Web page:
Electrum 4.0 Release: Lightning Network, Watchtowers, PSBT & Submarine Swaps
Last week, the long-awaited version 4.0 of the popular Electrum bitcoin wallet finally appeared, which has a number of exciting new features. For example, the latest version offers support for the Lightning Network, Watchtowers, Partially Signed Bitcoin Transactions (PSBT) and Submarine Swaps.
The integration of the Lightning Network into the open source Electrum bitcoin wallet is exciting, because the wallet has been popular among bitcoiners for many years. The integration of the Lightning Network in the latest version of the software can therefore make an important contribution to the further adoption and growth of the Lightning Network.
Electrum 4.0. is finally released. It supports PSBT, Lightning, Watchtowers, Submarine swaps. Please take time to read the release notes before you enable Lightning. Thanks to all contributors!
With the Lightning Network, Bitcoin transactions can be done very quickly and cheaply. The network exists as a two-layer network 'on top of' the Bitcoin network and aims to increase transaction capacity and speed and to enable new functionality.
Via the Lightning Network, users can make mutual transactions via Payment Channels, only occasionally registering the final or intermediate position on the Bitcoin blockchain. This can be done between two people, but you can also set up a whole network of users: the Lightning Network. A single bitcoin transaction can thus represent a multitude of Lightning Network transactions.
That is interesting because the normal Bitcoin transaction costs in the form of a miner's fee can be spread with this and the transaction speed is no longer limited by the block time of 10 minutes that applies on the Bitcoin blockchain. Transactions Through the Lightning Network are almost instant and they cost only a fraction of a cent. This opens the doors for a multitude of applications such as micro-payments. The Lightning Network also offers privacy benefits and more options, which allow for example atomic swaps or token issuance for digital assets.
The Lightning Network actually consists of a complex web of individual payment channels between users. Within these payment channels, funds are shifted back and forth like a kind of jigsaw puzzle, but it sometimes happens that liquidity gets stuck on one side. In that case, channels must be closed and / or new channels opened and that costs 'on-chain' transaction costs on the Bitcoin blockchain.
With Submarine Swaps that is not necessary and as a user you can easily refill your Lightning Network wallet for a small payment. Normally you have to open and close channels yourself, but via a Submarine Swap you simply send bitcoins to a bitcoin address of a Swap provider (in this case Electrum itself) that returns the same amount of bitcoins via the Lightning Network in return. When that is done, the previously sent bitcoins are released to the Swap provider and if not, the code returns the bitcoins automatically. Watchtowers Another problem facing the Lightning Network is that users should actually stay online to check open channels, otherwise a malicious counterparty would be able to close the channel based on an outdated 'intermediate score'. In principle, the Lightning Network penalty mechanism then comes into effect, but your lightning node must be online to detect the fraud.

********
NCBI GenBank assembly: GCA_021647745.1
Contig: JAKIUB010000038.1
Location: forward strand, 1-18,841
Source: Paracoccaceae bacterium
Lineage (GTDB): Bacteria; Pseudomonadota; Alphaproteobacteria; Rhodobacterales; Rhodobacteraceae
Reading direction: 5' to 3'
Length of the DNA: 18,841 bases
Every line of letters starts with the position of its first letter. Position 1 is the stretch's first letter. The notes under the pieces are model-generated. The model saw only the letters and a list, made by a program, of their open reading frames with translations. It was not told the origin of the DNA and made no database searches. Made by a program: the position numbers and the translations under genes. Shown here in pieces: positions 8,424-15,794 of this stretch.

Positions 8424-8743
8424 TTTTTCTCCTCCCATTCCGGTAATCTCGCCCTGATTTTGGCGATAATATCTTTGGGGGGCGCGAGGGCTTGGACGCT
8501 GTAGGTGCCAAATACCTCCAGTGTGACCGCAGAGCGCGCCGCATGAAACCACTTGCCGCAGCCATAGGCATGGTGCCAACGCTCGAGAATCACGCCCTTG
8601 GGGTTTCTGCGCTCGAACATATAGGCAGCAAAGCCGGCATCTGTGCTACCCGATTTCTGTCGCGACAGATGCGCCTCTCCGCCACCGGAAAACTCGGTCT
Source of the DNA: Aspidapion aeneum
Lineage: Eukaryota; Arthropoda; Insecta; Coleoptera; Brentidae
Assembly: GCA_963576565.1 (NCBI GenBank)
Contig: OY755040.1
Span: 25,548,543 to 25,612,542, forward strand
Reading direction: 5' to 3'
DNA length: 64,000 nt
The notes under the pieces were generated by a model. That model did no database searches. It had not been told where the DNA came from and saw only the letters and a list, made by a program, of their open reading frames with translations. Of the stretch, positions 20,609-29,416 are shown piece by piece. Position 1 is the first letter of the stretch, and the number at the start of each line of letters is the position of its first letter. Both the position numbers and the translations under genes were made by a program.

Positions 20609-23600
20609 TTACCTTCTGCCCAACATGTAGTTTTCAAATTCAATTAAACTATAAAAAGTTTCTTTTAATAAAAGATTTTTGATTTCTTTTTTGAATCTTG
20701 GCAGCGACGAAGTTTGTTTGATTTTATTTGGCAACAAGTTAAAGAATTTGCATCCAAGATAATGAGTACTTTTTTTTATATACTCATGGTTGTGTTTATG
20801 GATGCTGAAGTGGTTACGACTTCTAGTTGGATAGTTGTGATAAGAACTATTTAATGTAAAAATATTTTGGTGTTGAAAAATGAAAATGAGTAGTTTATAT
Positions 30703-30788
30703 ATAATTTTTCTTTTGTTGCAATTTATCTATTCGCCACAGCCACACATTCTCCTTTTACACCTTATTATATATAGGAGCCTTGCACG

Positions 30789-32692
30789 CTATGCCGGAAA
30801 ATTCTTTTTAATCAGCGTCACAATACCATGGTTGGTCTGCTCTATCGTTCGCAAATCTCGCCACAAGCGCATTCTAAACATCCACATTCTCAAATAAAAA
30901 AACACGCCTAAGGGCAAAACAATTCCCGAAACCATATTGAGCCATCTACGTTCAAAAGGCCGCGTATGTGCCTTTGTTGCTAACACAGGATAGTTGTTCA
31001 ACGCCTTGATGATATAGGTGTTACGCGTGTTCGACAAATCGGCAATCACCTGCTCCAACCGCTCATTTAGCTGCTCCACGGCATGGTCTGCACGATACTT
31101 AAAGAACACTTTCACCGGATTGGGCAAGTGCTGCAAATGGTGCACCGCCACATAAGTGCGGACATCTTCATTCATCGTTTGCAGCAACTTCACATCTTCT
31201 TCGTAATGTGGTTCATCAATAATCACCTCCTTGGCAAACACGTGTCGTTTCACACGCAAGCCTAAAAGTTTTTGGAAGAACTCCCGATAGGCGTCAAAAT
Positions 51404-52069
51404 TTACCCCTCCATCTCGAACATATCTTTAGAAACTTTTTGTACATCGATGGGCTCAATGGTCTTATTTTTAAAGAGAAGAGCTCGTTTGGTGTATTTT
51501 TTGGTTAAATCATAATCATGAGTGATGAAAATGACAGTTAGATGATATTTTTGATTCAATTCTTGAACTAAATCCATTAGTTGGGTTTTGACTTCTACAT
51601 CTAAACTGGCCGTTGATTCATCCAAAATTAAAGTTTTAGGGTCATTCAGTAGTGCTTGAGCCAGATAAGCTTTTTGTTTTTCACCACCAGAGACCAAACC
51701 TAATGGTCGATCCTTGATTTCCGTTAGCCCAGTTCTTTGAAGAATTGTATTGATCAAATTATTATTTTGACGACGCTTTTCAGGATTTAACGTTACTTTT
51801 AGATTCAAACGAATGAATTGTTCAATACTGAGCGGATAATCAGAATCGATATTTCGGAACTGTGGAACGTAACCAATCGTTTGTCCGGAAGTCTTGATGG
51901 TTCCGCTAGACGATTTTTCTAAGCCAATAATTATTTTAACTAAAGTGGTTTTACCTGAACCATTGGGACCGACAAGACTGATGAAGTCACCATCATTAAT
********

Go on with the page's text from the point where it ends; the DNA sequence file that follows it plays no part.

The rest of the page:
Watchtowers are a way of outsourcing that control to a third party, so that you don't have to keep your lightning node online continuously.
Partially Signed Bitcoin Transactions (PBST)
Partially Signed Bitcoin Transactions (PBST) are, as the name implies, Bitcoin transactions that are partially signed. This is useful, for example, for transactions where several parties have to sign. Nowadays, the well-known MultiSig or MuSig is often used for this, but they have the disadvantage that the transaction must be built in one go before it can be sent to the network. Everyone must therefore first sign before the transaction is offered to the network.
With a PSBT this is not necessary and it is possible to send a partially signed bitcoin transaction to the network. Other parties involved can then view and verify the PSBT at a later time and if they agree, they can also sign with their private keys.
Originally released in 2011 by Thomas Voegtlin (but later helped by others), Electrum was one of the first 'light wallets' to make bitcoin accessible to a wider audience. With a light wallet, or SPV wallet, you don't have to run your own node or download the entire blockchain, which makes bitcoin a lot more user-friendly for many people. Today, most bitcoin wallets are light wallets.
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However, keep in mind that if you use a light wallet, there is a little more trust involved than if you run your own bitcoin node such as with the Bitcoin Core wallet. With light wallets you connect (unless you set otherwise) to a bitcoin node of someone else. Cryptography still protects your bitcoins against theft, but you have to trust that the bitcoin node you are connecting to provides you with the correct information about the blockchain. This can be important during a hard fork or an attack on the network. Also, the privacy of light wallets is a bit more vulnerable, because the bitcoin node you connect to may be able to see which transactions come from you. For many people these are acceptable risks in most cases, but running your own bitcoin node is essential for the highest degree of security.